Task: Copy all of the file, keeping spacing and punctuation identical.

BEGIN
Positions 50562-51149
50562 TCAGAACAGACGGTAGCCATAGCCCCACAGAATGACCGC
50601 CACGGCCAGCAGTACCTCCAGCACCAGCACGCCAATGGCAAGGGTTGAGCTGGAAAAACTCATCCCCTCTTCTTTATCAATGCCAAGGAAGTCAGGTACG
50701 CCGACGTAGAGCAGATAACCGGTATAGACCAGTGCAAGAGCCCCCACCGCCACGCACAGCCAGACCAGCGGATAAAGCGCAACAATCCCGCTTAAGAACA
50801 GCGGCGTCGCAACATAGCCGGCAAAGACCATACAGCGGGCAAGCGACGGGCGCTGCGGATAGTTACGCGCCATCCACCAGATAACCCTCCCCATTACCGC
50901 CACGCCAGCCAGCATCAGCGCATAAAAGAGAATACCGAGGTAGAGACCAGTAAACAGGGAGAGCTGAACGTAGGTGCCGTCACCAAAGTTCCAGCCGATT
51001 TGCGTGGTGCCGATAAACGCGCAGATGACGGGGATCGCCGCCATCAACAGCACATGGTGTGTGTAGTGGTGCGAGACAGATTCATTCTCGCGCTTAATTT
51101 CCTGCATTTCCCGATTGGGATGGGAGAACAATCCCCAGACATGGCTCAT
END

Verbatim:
Positions 50562-51149
50562 TCAGAACAGACGGTAGCCATAGCCCCACAGAATGACCGC
50601 CACGGCCAGCAGTACCTCCAGCACCAGCACGCCAATGGCAAGGGTTGAGCTGGAAAAACTCATCCCCTCTTCTTTATCAATGCCAAGGAAGTCAGGTACG
50701 CCGACGTAGAGCAGATAACCGGTATAGACCAGTGCAAGAGCCCCCACCGCCACGCACAGCCAGACCAGCGGATAAAGCGCAACAATCCCGCTTAAGAACA
50801 GCGGCGTCGCAACATAGCCGGCAAAGACCATACAGCGGGCAAGCGACGGGCGCTGCGGATAGTTACGCGCCATCCACCAGATAACCCTCCCCATTACCGC
50901 CACGCCAGCCAGCATCAGCGCATAAAAGAGAATACCGAGGTAGAGACCAGTAAACAGGGAGAGCTGAACGTAGGTGCCGTCACCAAAGTTCCAGCCGATT
51001 TGCGTGGTGCCGATAAACGCGCAGATGACGGGGATCGCCGCCATCAACAGCACATGGTGTGTGTAGTGGTGCGAGACAGATTCATTCTCGCGCTTAATTT
51101 CCTGCATTTCCCGATTGGGATGGGAGAACAATCCCCAGACATGGCTCAT